Approval was obtained from ethics committees of coordinating center and both the selected tertiary hospitals. One scientist B-medical and one data entry operator were recruited at the coordinating center, and one research assistant (RA) for data collection was recruited at each hospital.

The staff at the selected tertiary hospitals from departments of gynecology and obstetrics, medicine, surgery, and anesthesia was sensitized and trained for identifying MNM cases as per the criteria given in GOI guidelines. The project staff at both the hospitals was also trained for filling up of the forms and identification of the MNM cases at these hospitals.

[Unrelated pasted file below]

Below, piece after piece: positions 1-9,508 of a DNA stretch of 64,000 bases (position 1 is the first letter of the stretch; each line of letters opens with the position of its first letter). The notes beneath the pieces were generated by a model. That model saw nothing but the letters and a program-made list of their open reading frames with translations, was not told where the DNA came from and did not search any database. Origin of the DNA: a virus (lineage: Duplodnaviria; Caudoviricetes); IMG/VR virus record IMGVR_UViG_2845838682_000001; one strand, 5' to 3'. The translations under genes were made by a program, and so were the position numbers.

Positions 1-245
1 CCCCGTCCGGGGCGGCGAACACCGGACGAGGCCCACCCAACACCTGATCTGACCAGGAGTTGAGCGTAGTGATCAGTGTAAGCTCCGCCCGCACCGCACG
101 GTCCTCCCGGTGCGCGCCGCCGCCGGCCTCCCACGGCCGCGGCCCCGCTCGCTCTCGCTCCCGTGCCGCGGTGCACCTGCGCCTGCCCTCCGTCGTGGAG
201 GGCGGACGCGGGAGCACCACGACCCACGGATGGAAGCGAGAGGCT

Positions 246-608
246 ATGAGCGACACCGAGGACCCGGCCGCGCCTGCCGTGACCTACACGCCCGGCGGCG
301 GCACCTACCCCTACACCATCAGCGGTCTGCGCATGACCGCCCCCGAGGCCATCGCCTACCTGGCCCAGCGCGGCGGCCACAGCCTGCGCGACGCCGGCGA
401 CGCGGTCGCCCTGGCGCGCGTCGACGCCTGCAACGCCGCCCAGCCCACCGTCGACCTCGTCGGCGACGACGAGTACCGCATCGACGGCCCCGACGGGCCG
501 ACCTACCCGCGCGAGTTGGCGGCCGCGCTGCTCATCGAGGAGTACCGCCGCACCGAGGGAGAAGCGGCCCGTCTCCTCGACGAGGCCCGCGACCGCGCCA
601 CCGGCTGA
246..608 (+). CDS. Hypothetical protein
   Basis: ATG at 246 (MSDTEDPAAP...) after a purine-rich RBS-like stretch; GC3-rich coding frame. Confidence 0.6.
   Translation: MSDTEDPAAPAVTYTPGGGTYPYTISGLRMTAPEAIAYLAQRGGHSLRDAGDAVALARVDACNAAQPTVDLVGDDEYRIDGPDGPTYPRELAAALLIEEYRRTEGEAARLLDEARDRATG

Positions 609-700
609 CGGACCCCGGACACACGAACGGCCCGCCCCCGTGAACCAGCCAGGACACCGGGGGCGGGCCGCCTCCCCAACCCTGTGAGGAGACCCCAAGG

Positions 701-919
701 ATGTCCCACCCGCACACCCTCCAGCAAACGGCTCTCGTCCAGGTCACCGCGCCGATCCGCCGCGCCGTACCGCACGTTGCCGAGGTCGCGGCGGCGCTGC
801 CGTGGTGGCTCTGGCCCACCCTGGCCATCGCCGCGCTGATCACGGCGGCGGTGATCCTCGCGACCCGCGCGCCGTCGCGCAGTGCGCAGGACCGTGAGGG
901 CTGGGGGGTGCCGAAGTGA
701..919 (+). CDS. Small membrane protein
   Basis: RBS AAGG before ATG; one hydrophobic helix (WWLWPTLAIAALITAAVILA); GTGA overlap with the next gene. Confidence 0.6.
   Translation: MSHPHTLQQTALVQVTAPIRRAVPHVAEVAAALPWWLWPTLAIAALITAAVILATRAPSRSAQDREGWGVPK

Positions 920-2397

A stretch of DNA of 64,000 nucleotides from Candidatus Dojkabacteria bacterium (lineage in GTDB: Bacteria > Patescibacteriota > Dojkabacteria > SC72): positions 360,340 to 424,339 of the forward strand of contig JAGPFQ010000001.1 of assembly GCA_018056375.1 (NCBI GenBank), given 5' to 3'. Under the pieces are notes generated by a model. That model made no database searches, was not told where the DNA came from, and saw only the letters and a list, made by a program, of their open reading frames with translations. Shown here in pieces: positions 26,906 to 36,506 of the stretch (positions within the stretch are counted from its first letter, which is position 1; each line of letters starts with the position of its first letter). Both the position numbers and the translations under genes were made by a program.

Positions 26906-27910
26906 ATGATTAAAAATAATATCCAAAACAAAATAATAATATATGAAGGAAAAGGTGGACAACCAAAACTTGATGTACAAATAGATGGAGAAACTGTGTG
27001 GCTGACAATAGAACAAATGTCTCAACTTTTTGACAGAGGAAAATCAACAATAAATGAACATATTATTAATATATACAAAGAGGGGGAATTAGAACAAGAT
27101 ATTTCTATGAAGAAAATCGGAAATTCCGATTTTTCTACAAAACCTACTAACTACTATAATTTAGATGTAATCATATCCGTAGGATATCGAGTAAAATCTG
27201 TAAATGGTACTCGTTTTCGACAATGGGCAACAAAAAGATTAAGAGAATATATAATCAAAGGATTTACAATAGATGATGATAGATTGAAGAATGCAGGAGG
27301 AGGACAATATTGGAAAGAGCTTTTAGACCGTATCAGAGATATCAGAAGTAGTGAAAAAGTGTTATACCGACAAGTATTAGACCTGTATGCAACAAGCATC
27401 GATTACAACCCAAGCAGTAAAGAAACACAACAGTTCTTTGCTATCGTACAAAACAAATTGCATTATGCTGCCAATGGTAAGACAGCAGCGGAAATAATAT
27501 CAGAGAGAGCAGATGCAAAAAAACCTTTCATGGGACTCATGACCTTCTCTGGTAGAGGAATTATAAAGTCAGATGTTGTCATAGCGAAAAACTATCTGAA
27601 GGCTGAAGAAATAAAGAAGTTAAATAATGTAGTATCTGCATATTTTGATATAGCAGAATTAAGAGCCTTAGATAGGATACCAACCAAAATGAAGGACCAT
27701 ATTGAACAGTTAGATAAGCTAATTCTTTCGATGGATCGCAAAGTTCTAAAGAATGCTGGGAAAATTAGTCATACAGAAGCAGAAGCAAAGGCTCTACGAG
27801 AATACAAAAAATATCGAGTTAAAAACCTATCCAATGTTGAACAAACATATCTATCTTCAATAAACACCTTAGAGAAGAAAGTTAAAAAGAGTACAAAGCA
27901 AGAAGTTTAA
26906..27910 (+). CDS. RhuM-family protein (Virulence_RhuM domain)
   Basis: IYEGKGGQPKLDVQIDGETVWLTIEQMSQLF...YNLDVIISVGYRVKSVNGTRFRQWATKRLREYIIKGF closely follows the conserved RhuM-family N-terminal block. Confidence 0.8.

The trained staff at both the hospitals (scientist B and RA with guidance from the investigators at both these hospitals) identified MNM cases in the hospital. They visited all the wards, intensive care unit, and other departments to ensure that no cases of MNM were missed. After identification of the case, the facility-based MNM form for each case was filled as given in the operational guidelines of GOI. The woman was interviewed on the previous day of discharge when she was stable. Written informed consent was taken from the woman as per protocol before interviewing her. The filled forms were checked by the co-investigator from the tertiary hospital and investigators at the coordinating center. Data entry and analysis were done in SPSS software version 19. Data collection period was from February 2019 to January 2020.